Preprint Article Version 1 This version is not peer-reviewed

Consciousnes and the Problem of Quantum Measurement.

Version 1 : Received: 8 October 2019 / Approved: 9 October 2019 / Online: 9 October 2019 (10:29:25 CEST)

How to cite: Broka, C. Consciousnes and the Problem of Quantum Measurement.. Preprints 2019, 2019100098 (doi: 10.20944/preprints201910.0098.v1). Broka, C. Consciousnes and the Problem of Quantum Measurement.. Preprints 2019, 2019100098 (doi: 10.20944/preprints201910.0098.v1).

Abstract

A variant of the von Neumann-Wigner Interpretation is proposed. It does not make use of the familiar language of wave functionsand observers. Instead it pictures the state of the physical world as a vector in a Fock space and, therefore not, literally, a functionof any spacetime coordinates. And, rather than segregating consciousness into individual points of view (each carrying with it asense of its proper time), this model proposes only unitary states of consciousness, Q(t), where t represents a fiducial time withrespect to which both the state of the physical world and the state of consciousness evolve. States in our world's Fock space areclassified as either 'admissible' (meaning they correspond to definite states of consciousness) or 'inadmissible' (meaning they donot). The evolution of the state vector of the world is such as to always keep it restricted to 'admissible' states. Consciousness istreated very much like what Chalmers calls an "M-Property." But we try to show that problems with the quantum Zeno effect do not arise from this model.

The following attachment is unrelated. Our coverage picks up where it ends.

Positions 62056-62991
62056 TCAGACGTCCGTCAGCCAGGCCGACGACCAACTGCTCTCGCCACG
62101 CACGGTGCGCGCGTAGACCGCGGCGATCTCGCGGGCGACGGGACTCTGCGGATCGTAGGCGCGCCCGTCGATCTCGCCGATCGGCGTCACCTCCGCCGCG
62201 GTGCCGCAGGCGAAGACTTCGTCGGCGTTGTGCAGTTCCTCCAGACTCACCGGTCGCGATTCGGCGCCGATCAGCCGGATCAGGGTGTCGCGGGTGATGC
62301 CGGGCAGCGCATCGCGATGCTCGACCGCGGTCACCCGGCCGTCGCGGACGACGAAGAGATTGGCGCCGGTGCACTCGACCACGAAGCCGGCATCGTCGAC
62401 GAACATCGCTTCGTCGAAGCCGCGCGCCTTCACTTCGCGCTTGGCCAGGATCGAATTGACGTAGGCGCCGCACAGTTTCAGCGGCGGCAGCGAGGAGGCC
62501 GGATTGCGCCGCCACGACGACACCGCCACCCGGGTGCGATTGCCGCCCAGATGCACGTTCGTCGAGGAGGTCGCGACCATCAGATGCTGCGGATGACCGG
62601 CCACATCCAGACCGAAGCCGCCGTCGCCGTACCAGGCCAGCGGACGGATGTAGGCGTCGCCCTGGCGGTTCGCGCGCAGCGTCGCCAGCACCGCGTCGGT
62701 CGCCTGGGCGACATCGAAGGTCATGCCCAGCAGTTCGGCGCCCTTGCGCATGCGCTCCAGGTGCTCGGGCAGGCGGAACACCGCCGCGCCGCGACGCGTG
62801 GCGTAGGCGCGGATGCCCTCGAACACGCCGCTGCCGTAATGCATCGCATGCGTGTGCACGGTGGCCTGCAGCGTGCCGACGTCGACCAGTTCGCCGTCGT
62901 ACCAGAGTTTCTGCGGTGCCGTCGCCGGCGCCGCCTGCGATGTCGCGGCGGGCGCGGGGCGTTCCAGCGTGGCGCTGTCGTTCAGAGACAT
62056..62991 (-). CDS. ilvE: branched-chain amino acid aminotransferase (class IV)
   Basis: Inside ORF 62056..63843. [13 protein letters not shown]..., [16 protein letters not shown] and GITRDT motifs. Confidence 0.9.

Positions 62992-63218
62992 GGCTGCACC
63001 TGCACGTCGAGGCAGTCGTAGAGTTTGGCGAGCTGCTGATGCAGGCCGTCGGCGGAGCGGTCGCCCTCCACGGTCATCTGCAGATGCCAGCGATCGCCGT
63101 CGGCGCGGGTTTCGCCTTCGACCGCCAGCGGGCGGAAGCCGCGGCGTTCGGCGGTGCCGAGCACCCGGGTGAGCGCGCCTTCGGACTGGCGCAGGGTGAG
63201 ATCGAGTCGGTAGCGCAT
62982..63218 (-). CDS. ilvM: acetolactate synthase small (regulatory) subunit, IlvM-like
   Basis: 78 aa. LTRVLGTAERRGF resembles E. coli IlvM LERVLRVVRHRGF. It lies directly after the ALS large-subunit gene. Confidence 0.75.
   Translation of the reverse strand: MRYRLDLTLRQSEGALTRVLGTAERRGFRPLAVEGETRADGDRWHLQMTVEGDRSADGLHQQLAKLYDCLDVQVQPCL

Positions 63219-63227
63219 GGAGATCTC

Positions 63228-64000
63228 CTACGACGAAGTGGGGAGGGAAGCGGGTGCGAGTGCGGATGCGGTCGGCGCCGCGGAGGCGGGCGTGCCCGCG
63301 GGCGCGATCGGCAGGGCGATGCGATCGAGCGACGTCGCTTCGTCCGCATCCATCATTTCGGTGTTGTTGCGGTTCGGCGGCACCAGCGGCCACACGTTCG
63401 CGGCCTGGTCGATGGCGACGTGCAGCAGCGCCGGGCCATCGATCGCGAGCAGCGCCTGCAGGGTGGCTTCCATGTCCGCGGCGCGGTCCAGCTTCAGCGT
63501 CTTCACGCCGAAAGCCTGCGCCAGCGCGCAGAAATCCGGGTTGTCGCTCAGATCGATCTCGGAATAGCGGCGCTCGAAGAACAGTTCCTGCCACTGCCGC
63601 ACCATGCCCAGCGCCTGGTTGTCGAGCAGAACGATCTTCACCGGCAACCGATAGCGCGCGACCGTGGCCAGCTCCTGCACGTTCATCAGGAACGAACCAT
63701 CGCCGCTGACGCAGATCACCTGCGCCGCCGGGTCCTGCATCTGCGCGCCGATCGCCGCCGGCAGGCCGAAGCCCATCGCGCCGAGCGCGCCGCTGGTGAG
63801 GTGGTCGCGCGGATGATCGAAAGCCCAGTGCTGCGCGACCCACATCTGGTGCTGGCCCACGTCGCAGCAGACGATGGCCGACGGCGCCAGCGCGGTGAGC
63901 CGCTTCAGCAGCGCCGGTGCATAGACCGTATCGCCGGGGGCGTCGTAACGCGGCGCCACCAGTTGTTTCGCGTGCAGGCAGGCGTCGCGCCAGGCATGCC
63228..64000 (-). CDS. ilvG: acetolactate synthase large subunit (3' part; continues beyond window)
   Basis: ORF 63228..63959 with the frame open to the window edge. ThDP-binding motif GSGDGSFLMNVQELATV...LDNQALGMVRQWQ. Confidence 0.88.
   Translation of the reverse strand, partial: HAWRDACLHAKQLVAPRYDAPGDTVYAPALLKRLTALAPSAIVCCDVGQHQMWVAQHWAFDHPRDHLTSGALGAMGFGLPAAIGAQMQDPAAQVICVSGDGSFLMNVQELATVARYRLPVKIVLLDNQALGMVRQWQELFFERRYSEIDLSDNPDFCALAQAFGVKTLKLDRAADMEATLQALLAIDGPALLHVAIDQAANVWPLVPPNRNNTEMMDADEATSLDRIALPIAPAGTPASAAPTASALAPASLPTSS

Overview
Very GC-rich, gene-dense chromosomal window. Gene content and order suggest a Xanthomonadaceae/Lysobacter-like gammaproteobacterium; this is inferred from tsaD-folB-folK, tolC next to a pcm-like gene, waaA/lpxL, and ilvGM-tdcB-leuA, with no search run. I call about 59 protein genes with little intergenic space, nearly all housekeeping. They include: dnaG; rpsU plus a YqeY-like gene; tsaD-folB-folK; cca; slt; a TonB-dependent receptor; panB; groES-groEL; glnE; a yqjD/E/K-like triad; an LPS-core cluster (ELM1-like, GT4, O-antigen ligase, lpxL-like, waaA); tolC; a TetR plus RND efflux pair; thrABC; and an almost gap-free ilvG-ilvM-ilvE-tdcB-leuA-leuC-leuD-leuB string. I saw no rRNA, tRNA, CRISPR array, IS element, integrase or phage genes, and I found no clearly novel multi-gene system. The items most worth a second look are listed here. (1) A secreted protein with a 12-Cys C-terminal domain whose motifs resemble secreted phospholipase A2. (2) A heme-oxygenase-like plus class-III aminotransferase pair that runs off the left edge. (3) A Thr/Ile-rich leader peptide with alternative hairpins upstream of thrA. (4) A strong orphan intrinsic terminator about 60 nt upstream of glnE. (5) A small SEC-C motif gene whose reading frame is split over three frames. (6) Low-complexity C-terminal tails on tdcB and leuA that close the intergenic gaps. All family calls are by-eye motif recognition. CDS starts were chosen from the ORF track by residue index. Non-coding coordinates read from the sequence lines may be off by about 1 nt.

Subject Areas

Consciousness; Quantum Measurement; M-Properties; Quantum Zeno Effect

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